The Irish Times - Tuesday, August 17, 2010 by GENEVIEVE CARBERY
A FORMER general manager at a Dublin city centre hotel has been awarded €100,000 by the Equality Tribunal for victimisation and gender discrimination.
The tribunal found that she was denied access to promotion, was forced to take redundancy and put under pressure to waive her right to legal action.
Denise Batt was employed as a general manager at Comfort Inn Hotel, Parnell Square, between 2003 and 2007.
The tribunal heard that her employer had planned to open a new hotel nearby which would be jointly managed with the Parnell Square hotel.
Ms Batt was told that she would be the preferred candidate for this management job. During her maternity leave she was refused an application for a four-day week but was granted an extension of maternity leave. In February 2007, shortly before she returned to work, the human resources manager told her she would return in a lesser management role.
This manager said she should “be relieved” as there would not be as much pressure on her with a baby to look after. When she objected it was agreed that she would remain in the general manager role.
When she returned to the hotel in March 2007, her colleague was also working as general manager, undermining her own role.
He had been appointed to the management role for the new hotel, but it was not ready yet. Ms Batt did not have the opportunity to interview for the position.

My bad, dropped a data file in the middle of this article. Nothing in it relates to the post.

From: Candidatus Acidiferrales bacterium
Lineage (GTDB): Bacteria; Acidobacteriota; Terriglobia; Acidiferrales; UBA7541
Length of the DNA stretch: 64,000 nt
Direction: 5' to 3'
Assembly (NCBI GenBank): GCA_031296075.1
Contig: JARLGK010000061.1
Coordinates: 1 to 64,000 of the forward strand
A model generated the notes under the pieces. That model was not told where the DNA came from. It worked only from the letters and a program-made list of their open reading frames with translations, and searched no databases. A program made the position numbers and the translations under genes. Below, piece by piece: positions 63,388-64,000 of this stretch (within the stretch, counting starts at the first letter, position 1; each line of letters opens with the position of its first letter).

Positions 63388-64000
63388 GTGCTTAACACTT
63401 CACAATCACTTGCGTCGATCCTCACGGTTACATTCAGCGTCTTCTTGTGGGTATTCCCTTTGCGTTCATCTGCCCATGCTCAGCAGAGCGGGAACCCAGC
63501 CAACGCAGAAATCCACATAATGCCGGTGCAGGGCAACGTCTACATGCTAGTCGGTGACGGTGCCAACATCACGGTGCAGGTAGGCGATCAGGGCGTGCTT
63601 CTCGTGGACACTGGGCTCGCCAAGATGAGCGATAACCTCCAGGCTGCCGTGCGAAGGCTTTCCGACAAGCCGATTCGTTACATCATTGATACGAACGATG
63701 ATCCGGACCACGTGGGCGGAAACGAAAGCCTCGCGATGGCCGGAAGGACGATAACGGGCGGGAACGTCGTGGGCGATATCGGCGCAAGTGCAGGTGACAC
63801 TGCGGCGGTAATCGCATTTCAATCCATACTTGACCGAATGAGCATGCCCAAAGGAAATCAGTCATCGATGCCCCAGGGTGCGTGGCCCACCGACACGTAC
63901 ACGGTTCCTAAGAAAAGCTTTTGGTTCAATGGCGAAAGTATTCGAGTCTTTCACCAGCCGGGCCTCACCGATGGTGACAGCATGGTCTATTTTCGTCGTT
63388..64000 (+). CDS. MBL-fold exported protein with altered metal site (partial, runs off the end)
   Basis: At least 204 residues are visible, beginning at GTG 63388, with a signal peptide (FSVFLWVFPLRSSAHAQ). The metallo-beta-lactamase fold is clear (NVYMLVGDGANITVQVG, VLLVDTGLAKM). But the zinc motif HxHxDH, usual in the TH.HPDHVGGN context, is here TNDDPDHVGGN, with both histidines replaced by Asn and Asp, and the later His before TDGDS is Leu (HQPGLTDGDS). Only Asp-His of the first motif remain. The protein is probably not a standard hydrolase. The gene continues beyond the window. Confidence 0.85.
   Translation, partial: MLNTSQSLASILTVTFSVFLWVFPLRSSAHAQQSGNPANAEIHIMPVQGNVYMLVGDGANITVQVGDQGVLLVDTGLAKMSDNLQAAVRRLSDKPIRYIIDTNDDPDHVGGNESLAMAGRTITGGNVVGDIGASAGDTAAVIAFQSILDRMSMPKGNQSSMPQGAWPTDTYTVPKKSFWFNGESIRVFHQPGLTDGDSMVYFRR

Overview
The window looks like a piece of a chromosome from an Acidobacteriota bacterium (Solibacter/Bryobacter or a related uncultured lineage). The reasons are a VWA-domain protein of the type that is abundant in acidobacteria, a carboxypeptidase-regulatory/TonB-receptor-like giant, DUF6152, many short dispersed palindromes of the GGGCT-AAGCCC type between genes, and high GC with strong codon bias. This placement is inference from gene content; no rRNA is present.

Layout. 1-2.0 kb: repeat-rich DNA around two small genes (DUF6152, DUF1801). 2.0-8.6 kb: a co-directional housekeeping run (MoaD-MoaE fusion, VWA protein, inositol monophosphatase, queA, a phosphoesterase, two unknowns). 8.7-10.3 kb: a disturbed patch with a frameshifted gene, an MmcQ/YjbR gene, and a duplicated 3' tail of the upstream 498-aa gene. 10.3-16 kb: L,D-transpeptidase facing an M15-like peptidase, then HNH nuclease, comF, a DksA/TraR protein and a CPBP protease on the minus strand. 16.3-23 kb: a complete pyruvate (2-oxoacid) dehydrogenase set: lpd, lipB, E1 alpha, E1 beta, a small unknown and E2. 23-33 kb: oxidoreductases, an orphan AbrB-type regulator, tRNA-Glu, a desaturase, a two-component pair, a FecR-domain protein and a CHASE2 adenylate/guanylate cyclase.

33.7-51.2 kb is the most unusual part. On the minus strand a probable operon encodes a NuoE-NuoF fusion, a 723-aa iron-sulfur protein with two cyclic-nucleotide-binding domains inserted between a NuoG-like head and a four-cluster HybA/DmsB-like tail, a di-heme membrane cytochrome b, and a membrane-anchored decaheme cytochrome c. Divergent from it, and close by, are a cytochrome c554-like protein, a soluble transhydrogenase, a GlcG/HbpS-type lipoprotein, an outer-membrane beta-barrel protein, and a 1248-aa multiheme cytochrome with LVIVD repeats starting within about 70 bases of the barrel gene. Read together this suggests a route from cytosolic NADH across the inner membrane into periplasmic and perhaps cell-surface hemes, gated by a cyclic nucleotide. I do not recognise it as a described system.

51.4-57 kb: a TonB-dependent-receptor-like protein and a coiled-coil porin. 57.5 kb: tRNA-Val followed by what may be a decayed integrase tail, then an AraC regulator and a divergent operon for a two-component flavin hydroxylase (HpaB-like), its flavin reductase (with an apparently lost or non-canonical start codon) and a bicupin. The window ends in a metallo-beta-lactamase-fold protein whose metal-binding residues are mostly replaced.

The tribunal heard that it would have been normal for an e-mail to be sent out inviting applications and Ms Batt had complained at not being permitted to interview.
In July 2007 she told her employer she was pregnant. The hotel changed ownership and in August 2007 the new employers told her they were to make her redundant.
She was hospitalised following this meeting due to blood pressure as her medical team feared she might miscarry. Two days after she was released from hospital on bed rest her supervisor called to her home.
He offered her a letter waiving her rights to take legal action in exchange for an opportunity to go on maternity leave. She did not sign this and was sent redundancy papers the following day.
The tribunal described as victimisation the communications to Ms Batt when she was ill and the pressure to waive her legal rights. It also found that she was discriminated against for promotion on gender grounds and by the refusal to grant parental leave.
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